Asset management M&A breaks 11-year record

Pedro Gonçalves
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Asset management M&A breaks 11-year record

Mergers and acquisitions within the asset management industry surged to a record high in 2018, as rising costs, weak investor inflows and intense competitive fuelled deals.

According to New York investment bank Sandler O'Neill, asset management deals rose to 253 last year, up from 210 in 2017 and surging past the previous record of 243 in 2007, breaking an 11-year record.

Last year's single biggest deal was Invesco's $5.7bn acquisition of OppenheimerFunds from MassMutual, the US insurer. Asset managers buying competitors was the biggest driver of consolidation while multiple banks, brokers and insurers also used deals to strengthen their investment capabilities.

Buyers remain willing to pay higher valuations for specialists with a demonstrated history of asset growth and strong investment performance"

Sandler estimated that the disclosed value of asset management M&A activity rose 29% to $27.1bn, the highest since the $51.6bn record in 2007, as the FT reports. The report said substantial increases in acquisitions on both ends of the AUM spectrum pushed up 2018 transaction activity.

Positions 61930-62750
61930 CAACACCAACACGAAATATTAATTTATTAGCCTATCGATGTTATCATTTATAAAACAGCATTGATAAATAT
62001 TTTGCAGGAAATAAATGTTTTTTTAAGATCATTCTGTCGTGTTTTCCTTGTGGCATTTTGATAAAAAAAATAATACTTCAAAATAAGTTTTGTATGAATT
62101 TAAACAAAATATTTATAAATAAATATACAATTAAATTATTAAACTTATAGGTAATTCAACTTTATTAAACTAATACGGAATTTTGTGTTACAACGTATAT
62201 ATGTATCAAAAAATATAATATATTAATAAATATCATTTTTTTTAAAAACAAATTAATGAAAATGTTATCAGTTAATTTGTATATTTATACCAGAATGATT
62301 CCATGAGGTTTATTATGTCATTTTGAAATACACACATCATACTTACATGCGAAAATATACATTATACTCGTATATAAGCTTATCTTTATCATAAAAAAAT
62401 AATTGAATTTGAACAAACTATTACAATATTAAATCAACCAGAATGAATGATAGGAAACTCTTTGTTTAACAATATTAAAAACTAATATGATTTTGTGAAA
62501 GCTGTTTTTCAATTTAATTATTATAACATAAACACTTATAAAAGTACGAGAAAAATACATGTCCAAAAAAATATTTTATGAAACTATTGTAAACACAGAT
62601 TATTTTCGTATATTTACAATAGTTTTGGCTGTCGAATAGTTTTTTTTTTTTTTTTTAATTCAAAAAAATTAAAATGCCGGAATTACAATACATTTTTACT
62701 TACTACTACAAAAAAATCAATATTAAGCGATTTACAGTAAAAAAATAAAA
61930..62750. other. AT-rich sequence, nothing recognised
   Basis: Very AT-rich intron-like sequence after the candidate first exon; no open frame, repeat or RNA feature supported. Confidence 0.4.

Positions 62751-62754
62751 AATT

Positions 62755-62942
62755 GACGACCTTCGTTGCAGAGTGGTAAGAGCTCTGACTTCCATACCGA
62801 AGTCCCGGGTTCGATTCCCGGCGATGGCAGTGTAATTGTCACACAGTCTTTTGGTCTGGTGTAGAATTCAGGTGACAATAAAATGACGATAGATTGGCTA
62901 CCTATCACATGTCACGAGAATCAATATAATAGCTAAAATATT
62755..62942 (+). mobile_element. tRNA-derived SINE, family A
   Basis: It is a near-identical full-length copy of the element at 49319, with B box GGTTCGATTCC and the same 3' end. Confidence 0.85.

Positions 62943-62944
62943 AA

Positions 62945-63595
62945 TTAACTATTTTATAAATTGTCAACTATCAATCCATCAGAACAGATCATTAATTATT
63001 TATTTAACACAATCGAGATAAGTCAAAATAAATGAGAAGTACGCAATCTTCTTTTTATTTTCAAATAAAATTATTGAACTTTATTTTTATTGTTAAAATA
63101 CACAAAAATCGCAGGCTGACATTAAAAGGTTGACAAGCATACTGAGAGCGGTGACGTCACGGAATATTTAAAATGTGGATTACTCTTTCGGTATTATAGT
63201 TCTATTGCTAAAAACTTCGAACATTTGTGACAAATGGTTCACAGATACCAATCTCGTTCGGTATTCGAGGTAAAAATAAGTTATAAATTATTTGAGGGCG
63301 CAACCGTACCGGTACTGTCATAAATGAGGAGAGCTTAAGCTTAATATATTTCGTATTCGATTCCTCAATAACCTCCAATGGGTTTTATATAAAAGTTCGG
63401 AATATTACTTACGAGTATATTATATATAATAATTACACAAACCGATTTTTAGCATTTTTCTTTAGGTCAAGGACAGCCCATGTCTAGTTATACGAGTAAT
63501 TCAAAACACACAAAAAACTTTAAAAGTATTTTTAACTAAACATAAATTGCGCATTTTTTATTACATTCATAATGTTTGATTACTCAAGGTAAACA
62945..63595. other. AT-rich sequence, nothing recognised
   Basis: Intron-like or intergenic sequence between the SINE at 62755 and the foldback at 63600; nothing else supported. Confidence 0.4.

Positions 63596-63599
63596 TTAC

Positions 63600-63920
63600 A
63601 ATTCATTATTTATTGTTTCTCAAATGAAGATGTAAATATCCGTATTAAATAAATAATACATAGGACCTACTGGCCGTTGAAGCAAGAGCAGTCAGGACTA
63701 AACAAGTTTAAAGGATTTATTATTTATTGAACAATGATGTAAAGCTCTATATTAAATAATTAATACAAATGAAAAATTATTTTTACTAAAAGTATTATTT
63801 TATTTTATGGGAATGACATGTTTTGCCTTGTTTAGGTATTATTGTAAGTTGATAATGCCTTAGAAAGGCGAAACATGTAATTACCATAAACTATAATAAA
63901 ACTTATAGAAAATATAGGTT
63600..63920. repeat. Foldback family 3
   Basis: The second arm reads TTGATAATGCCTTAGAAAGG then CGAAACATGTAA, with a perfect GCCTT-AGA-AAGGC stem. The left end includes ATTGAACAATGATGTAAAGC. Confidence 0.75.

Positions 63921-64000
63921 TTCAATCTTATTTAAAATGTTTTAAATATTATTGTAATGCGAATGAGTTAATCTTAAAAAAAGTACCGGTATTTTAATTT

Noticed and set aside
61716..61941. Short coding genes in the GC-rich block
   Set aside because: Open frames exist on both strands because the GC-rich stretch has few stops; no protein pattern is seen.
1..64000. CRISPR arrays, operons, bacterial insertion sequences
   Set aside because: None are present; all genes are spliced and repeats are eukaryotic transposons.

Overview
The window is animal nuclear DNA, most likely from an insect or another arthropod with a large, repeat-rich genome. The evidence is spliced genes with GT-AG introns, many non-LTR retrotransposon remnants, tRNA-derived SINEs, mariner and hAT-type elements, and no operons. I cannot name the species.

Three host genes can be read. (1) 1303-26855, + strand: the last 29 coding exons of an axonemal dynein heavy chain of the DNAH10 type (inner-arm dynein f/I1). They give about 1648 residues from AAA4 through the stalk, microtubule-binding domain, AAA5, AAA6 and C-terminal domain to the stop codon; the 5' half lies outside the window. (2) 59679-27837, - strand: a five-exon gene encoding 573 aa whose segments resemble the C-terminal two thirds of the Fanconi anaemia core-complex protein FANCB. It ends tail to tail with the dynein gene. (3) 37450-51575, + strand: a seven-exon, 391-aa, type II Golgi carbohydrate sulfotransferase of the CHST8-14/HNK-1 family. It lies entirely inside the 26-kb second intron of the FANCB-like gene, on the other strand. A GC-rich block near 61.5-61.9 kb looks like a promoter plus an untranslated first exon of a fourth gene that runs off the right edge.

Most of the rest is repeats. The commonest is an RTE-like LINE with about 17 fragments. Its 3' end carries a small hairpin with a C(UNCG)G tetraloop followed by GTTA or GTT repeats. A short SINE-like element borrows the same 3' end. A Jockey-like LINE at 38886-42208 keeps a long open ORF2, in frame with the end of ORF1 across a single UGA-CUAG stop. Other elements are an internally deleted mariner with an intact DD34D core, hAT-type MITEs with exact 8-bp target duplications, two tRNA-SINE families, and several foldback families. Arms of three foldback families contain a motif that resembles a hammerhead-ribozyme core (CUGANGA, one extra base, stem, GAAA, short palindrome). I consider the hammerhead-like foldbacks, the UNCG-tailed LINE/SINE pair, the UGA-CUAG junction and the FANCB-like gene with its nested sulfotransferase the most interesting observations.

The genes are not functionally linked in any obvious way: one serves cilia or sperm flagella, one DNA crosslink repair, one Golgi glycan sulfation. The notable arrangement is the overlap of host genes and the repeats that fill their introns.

On the larger end, acquisitions of firms with over $25bn in AUM grew from 17 deals to 28 in 2018 while on the lower end, asset managers with less than $1bn in AUM were involved in 96 deals last year compared to 67 in 2017.US firms were involved with the majority of deal activity last year, representing 61% of acquisitions, while Europe (ex-UK) accounted for 14% of activity and the UK was third with 12%.

Aaron Dorr, a principal at Sandler, said that the need to reduce costs and to shrink overcapacity in a "crowded market" would lead to more consolidation, gradually reshaping the industry. "Buyers remain willing to pay higher valuations for specialists with a demonstrated history of asset growth and strong investment performance," he said.

However, giving its outlook for M&A activity for this year, the report predicted there to be "heightened selectivity" if the market volatility seen at the end of 2018 continued into this year.